Pantone Huey Monitor Calibration Tool

I recently purchased one of these Pantone Huey monitor calibration gizmos to enhance my on-screen ability to proof colors for accuracy when printing. In short, it’s awesome and worth every penny. Read on for more…

The basic premise of this tool is simple: it sticks to your screen (during calibration) and samples colors using a sensor to determine how your monitor is displaying color, and how it should look. It then saves a monitor profile, which is a small preferences file your computer uses when it displays images/colors. The result? On-screen colors that more or less accurately display how the final out put will appear when printed.

When I first set it up and ran through the initial calibration, I held up the most recent issue of the monthly full-color, glossy magazine I was designing at the time next to the actual PDFs which were sent to the printer. In the words of Darth Vader, “Impressive, most impressive.”. While not 100% accurate, it was far and away closer than my setup had been previously, so much so that I now can rely on on-screen viewing of my design & illustration work and feel confident that I know how it will print. Very, very cool.

The Pantone Huey has some preset “user environments” to help in simulating on-screen appearances. Obviously I used the ‘Graphic Design’ settting, but there were others to choose from such as ‘Gaming’, ‘Web Browsing’ & ‘Photo Editing’, as well as some other choices that seeemed to defeat the purpose of this device: ‘Warm, medium contrast’; ‘Cool, low contrast’ & variations. These seemed arbitrary and not tied to a standard, so how does this make anything more accurate when you are just tweaking the colors to your taste, visually? To me that’s no difference than going through and tweaking the settings without the Huey. Maybe I am missing the point.

The odd thing about this device is the resulting settings — man was my brand new ViewSonic VP2030b 20.1″ LCD Monitor looking yellow! The weird thing is now that I have used it for some time, it looks exactly right. In fact, my other monitor [dual monitors are a must have for me once I tried it years ago] looks way too blue, and I even went in and tried to visually match it to the main monitor using the built-in monitor calibration in Mac OS X. No luck.

The Huey, I was told by a helpful Pantone rep via email, is a consumer level device and does not support multiple-monitor setups like mine. He suggested one of their (of course) more expensive models. I really feel that after my experience with the Huey I will be upgrading in the future. My secondary monitor is primarily used for Adobe Illustrator/InDesign/Photoshop palettes, to keep my main screen image-only, and the occasional reference document when I am working on something, so color accuracy is not an issue for the other screen.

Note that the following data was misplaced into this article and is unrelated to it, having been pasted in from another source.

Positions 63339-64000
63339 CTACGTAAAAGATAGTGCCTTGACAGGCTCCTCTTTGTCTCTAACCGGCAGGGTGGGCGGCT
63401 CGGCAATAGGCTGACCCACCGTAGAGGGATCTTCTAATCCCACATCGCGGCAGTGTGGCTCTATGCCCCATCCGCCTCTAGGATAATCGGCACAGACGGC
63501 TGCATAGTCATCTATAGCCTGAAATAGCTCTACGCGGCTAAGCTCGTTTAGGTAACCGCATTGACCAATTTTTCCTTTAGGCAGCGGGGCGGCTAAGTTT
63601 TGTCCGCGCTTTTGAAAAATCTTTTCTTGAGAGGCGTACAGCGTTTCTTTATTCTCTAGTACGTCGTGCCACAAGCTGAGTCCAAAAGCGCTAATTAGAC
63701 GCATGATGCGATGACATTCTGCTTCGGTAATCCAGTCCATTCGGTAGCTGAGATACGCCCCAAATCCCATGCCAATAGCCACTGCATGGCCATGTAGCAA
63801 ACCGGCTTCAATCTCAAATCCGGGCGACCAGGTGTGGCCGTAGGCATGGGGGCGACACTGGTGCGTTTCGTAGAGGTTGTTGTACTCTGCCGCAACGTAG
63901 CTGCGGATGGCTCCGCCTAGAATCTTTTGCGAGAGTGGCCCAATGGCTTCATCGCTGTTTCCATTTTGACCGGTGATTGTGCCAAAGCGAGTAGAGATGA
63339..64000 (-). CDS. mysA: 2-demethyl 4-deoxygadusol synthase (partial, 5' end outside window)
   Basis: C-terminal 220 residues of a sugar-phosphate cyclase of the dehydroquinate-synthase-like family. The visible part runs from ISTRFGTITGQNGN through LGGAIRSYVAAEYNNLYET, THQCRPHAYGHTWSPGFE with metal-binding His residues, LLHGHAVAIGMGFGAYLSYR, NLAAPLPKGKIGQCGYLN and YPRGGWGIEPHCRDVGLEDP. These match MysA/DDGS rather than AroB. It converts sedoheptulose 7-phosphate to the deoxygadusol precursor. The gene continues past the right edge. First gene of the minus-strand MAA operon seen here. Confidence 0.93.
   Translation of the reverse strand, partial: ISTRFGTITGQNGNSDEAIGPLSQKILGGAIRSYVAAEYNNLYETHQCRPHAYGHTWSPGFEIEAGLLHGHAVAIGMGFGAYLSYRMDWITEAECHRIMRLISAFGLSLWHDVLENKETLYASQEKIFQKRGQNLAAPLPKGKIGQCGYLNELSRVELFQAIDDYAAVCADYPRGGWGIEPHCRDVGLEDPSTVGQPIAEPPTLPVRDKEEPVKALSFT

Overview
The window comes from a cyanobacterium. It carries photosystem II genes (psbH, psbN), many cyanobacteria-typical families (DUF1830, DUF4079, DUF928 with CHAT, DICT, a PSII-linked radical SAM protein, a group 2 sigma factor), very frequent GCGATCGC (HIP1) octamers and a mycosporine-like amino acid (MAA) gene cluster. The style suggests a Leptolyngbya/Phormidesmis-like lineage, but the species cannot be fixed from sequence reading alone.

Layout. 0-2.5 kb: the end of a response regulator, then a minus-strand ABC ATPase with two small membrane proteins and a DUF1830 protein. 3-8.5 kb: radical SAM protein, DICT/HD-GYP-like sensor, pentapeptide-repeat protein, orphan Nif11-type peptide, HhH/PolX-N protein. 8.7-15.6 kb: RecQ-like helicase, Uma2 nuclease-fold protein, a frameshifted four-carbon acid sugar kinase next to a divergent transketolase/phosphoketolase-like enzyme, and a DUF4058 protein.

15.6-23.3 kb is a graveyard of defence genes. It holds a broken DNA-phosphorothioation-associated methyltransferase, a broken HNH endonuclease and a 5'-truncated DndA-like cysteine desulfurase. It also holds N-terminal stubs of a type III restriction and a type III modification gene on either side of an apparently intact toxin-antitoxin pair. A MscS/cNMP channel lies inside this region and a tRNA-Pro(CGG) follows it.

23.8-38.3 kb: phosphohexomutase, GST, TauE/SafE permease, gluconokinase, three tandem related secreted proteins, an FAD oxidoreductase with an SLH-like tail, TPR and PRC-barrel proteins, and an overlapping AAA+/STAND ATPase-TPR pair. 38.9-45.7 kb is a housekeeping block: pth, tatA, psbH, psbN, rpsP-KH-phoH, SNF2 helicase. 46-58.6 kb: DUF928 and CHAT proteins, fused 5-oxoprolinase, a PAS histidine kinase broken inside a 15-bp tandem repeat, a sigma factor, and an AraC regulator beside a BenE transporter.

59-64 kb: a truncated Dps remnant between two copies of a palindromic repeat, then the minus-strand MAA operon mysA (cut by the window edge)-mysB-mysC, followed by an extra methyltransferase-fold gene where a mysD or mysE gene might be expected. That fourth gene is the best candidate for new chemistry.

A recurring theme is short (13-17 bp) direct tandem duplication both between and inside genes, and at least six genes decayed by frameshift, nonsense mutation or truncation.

One other neat feature: it optionally sits on your desk and monitors the ambient light in the room, and adjusts itself accordingly. Of course, in my dimly lit cave the light rarely changes, but there are some cool Knight Rider KITT-esque lights that flash when it does it thing, and what self-respecting computer geek/gadget freak doesn’t want another USB device cluttering their creative workspace?

I highly recommend this device to anyone working with graphics on a computer monitor, especially those who work in the print medium. At around $70, it’s worth every last cent having that color-correct security blanket wrapped around your artwork.

Get it cheap from Amazon.


6 thoughts on “Pantone Huey Monitor Calibration Tool

  1. Hi,

    To calibrate your second monitor, can’t you just plug it as you main monitor, use the Huey on it, create the monitor profile, revert to your initial monitor configuration, then select the Huey calibration for the second monitor?

    Granted, you can’t get continuous ambiant light adjustment and you will have to periodically redo the calibration for the second monitor but it should match both monitors.

    This should work on a Mac because you can use different profiles for different monitors. On a PC, I don’t know.


  2. Dan,

    That is exactly what Pantone customer support recommended, and you are correct, you will not get the continuous light adjustment.

    Your post gave me the idea that one could just make the secondary monitor the main monitor, temporarily, in the OS X Displays preference pane, run Huey, then set the main monitor back to the main monitor. It worked!

    To make the secondary monitor the main monitor, in the Arrangement tab of the Displays preference pane, drag the menubar to the secondary monitor. After running the Huey setup, drag the menubar back to the main monitor.

  3. i’m looking for pantone calibration you have a link where it can ship to indonesia and accept my cc?

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